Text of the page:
As the BC Bird Trail expands throughout the province, we wanted to shine a light on the people on the ground in these communities. Learn more about the bird-watching experiences in these destinations through the eyes of the experienced locals with our BC Birders profile series.

Ceri Peacey is a birder from Central Vancouver Island.

Hamilton Marsh wetland and a new home on 37 acres opened Ceri’s life to the wonders and importance of the avian world. She learned about birds and migration, and that protecting the wetlands is vital to many birds’ survival. “It triggered a protective force in me,” she admits, “Hamilton Marsh has more than 120 bird species. I had no idea.”

Ceri walks her neighbourhood daily with a friend, looking out for birds like cedar waxwings and tanagers—sometimes in the early morning, other times in the afternoon. When the trumpeter swans, a favourite of hers, fly overhead, she waves to them. 

“You come to respect the distance the birds travel and the risks that they face. A migrating bird should be admired, respected, and given space.”  

Ceri Peacey

The Arrowsmith Naturalists based in Parksville are the local experts, and Ceri recommends that visitors and newbie birders connect with them.  Through this group, she learned about bird flu, killing off birds, and the perils of habitat loss. Ceri considers herself “not ‘officially’ a birder but in solidarity with them.” As such, she’s very locally active in habitat preservation efforts and education. Ceri’s pleased that birdwatching is cited as the fastest-growing pastime in Canada—more people birdwatch than garden!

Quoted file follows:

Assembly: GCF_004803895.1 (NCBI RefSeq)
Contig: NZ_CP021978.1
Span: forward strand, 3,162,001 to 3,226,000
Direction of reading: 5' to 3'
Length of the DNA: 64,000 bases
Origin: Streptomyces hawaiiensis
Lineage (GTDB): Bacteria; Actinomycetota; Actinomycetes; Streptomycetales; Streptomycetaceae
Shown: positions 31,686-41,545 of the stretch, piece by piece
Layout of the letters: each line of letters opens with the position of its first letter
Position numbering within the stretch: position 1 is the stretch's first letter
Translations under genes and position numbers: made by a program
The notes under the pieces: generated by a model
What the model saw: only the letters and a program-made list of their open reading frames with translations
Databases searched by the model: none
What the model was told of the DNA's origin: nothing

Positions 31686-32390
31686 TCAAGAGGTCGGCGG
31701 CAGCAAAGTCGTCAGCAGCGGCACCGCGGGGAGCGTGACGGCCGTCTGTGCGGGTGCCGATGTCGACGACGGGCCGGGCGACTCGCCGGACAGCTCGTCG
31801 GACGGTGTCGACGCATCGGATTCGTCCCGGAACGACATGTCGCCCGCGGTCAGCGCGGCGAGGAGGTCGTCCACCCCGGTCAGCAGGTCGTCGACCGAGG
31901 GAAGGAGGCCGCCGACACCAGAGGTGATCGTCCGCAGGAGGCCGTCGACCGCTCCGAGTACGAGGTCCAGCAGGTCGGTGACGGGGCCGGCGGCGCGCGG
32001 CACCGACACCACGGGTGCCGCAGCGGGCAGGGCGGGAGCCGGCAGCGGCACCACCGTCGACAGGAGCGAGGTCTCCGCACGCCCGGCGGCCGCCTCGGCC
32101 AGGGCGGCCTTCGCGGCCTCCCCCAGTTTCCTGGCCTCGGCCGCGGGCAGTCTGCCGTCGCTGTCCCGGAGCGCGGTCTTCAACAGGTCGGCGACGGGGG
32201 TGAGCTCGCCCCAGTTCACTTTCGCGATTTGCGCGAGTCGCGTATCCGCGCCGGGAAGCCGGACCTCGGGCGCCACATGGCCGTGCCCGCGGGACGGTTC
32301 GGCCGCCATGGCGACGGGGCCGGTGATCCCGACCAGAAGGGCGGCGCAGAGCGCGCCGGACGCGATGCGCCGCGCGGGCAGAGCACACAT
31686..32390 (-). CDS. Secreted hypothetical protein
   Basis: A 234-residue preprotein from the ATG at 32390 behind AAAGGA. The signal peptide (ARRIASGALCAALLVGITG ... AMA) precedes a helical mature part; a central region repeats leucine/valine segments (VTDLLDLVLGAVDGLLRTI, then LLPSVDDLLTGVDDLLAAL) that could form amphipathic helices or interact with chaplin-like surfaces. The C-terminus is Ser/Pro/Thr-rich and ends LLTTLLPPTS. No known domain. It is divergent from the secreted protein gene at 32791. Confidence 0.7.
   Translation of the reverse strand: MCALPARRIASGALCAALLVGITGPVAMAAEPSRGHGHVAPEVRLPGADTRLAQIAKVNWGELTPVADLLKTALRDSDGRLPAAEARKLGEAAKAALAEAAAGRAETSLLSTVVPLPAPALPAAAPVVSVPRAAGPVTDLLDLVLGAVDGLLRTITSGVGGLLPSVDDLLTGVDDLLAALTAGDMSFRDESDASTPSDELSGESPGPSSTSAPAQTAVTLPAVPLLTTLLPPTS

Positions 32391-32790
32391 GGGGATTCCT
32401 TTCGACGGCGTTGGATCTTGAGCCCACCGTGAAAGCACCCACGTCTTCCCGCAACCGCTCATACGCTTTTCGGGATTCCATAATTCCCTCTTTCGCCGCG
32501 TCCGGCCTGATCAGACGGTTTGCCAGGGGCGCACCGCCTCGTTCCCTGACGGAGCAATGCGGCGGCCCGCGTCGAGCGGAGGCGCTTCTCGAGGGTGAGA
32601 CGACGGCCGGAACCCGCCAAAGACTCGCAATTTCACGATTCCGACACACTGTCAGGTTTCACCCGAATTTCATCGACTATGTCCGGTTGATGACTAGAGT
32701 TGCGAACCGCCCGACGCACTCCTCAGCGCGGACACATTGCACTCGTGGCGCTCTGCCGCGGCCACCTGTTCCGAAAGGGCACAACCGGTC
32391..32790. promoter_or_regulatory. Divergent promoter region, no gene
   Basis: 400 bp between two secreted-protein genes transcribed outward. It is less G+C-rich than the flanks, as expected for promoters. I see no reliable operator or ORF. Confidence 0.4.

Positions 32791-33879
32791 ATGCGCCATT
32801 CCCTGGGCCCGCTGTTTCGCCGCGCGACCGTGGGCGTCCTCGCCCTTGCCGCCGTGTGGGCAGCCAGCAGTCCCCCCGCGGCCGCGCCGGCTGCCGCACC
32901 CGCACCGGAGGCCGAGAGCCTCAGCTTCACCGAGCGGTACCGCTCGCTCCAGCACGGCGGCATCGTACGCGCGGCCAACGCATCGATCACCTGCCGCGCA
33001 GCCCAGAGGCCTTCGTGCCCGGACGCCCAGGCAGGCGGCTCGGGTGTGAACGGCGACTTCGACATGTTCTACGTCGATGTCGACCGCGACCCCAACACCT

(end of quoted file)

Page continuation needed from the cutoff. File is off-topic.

There are many solid spots to watch birds in the area, like the Englishman River Estuary, Rathtrevor Beach Provincial Park, French Creek, and Parksville Community Park. Ceri has coordinated the Brant Wildlife Festival for the past five years. The Nature Trust of BC has been running this festival for 16 years However, in 2024, the festival was transferred to Mount Arrowsmith Biosphere Region (MABR). The festival honours Brant geese who travel from Mexico to Izembek Lagoon in Alaska. Timed with the geese’s return, the Brant Wildlife Festival seeks to “raise awareness for the biological diversity within the region and highlight the importance of protecting critical habitat and minimizing disturbance to wildlife.”  It attracts thousands of people of all ages and focuses on educating about conservation and celebrating the glory of nature.   

One of Ceri’s top spots to bird watch is relaxing in her living room, looking out the window. She has observed swallows, Stellar jays. robins, downy woodpeckers, and owls. She and her partner have bitter cherry trees that attract nuthatches and other birds. During the spring migration, she is “deafened by the birdsong. It’s so loud.” When she captures images of birds, Ceri uses a Canon S20D DSLR camera or her iPhone.

Ceri’s favourite bird is towhee because “they are hilarious.” She encourages people to connect with local bird and naturalist groups, learn about conservation, and help protect bird habitats wherever they live.